Anyone who’s been using the internet for more than 10 years will tell you that one of the most important developments in the industry has been wireless connectivity. Whether we’re talking about wifi or mobile networks, the ability to free our computers from wired connections and get fast internet on our phones and tablets (and watches, and printers, and so on) has given rise to all kinds of tech innovation. The mobile internet revolution wouldn’t have been possible without it.
Now, we might be on the cusp of one more radical development. Li-Fi, or Light Fidelity, is a method of using visible light – basically, light we can see with the naked eye – to transmit information over the air. It’s what wifi does with good old traditional radio frequency (RF) technology.
Li-Fi uses visible light to transmit information over the air.
Yep, the same light we use to, well, light spaces can be used for wireless connectivity. All it takes is a modified version of existing LED lights to send the signal, and devices equipped with the right light sensors to receive it. The signal itself is transmitted through modulating light frequencies – light flickering to you and me. Think Morse code but with light. Only, it happens so fast, our eyes don’t realize the changes.
So why do we care? A couple of reasons: first, Li-Fi can seemingly achieve much higher speeds than wifi. In a pilot test a few months ago, Estonian startup Velmenni managed to transmit data at speeds of up to 1GB per second – about 100 times faster than wifi, reported the International Business Times.
Second, because it’s using light to transmit data, and light can’t penetrate walls like radio signals can, it’s much harder for someone outside to intercept the signal, making Li-Fi more secure than its radio-based sibling.
All of the lights
Li-Fi was invented by physicist Harald Haas and a team at the University of Edinburgh. It was first presented to the public during a TED Global talk in 2011. The project spun off from the University of Edinburgh into PureLiFi, a company for further developing the technology and finding commercial and other applications for it.
The basic idea sounds very attractive; anywhere there’s the right kind of LED lights and a light-sensor equipped device, there’s internet connectivity. As long as all the lights at your home or workspace are equipped with the tech, you can move from light source to light source and maintain a seamless connection.
The concept is not unlike infrared technology, but the difference is that infrared’s power is limited due to eye safety standards. LED lights, on the other hand, can have high intensities and thus transmit more data faster, according to PureLiFi.
That presents a set of problems. Your house or workspace must be fitted with LED lights that can send the data. Considering you (presumably) just had fiber lines installed, that’s a big ask for residential usage. The tech also can’t work outside during the daytime, since sunlight will confuse the devices’ light sensors (PureLiFi does say the sensors can filter out ambient light when indoors). Also, annoyingly, the tech requires the lights to be on all the time – which might be viable in a public space like a mall, but probably not in a home or an office.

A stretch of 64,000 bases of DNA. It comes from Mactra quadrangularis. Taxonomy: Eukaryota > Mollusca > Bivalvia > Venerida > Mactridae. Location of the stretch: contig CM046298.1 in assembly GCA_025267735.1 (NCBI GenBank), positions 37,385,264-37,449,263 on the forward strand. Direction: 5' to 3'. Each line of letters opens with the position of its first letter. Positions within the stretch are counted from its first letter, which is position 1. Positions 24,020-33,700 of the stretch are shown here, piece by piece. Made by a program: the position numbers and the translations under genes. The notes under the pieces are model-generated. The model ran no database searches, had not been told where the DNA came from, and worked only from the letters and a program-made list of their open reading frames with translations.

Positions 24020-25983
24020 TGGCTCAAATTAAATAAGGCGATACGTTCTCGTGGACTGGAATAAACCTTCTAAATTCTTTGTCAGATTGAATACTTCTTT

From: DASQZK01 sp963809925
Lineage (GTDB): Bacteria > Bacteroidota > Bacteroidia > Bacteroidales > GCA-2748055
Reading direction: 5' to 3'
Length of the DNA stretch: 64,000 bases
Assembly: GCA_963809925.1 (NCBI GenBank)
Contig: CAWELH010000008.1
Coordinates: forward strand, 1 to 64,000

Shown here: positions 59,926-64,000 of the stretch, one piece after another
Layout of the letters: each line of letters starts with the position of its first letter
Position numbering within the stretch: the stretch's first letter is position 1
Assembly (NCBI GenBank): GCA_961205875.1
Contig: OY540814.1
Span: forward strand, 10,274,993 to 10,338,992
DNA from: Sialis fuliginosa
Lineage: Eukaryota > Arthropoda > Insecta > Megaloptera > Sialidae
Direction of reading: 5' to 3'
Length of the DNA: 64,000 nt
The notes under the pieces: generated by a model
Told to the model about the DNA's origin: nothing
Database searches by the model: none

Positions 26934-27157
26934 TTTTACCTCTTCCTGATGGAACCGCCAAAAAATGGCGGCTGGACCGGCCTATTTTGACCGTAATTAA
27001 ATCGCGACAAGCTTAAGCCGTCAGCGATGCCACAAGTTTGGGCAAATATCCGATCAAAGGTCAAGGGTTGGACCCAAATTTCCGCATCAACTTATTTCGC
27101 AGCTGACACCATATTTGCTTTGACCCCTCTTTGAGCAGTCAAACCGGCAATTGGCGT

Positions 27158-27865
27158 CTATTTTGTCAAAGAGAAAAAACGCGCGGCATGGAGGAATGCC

Obviously the tech is still in a nascent stage, and a lot of those problems might be solved as things progress. But as it stands, Li-Fi seems more likely to complement wifi as a wireless connectivity method than supplant it.
Even so, there are good reasons to be excited for Li-Fi’s potential. As its inventor, Harald Haas, said during another TED talk last year, there are currently 4.3 billion people in the world who have no access to the internet. Methods based on Li-Fi, using existing LED and solar cell tech, could provide a relatively inexpensive solution to that problem.
Another significant area where this tech could shine is the internet-of-things (IoT). As current ideas for the smart home involve dozens of different devices being connected to the internet all the time, the strain to the average router can be considerable.
Internet-of-things companies could certainly explore the possibilities Li-Fi opens for their products.
Since Li-Fi at its present form sounds better as a complement to wifi rather than a replacement, it’s not a far-fetched scenario to split duties between the two systems for different devices. IoT companies could certainly explore the possibilities Li-Fi opens for their products.
Finally, the technology could serve initiatives like Singapore’s Smart Nation. A big part of the city-state’s quest to have a unified, connected infrastructure for its citizens includes HetNet, a platform created with the help of Singapore’s telcos that allows users to switch between their own mobile connections and outdoors public wifi seamlessly. Li-Fi could help provide that functionality in public indoors spaces, public transportation, and so on.
So is Li-Fi the next big thing? It’s probably still too early to tell – at the moment there are too many hurdles to the technology becoming as ubiquitous as wifi. But the possibilities are there, and if the tech fulfills its promises, a lot of those hurdles will be easier to get over. Apple has been working on implementing light-based data transfer methods, if a 2013 patent filing is anything to go by. This is the kind of player you need evangelizing the tech, if it’s going to go mainstream.
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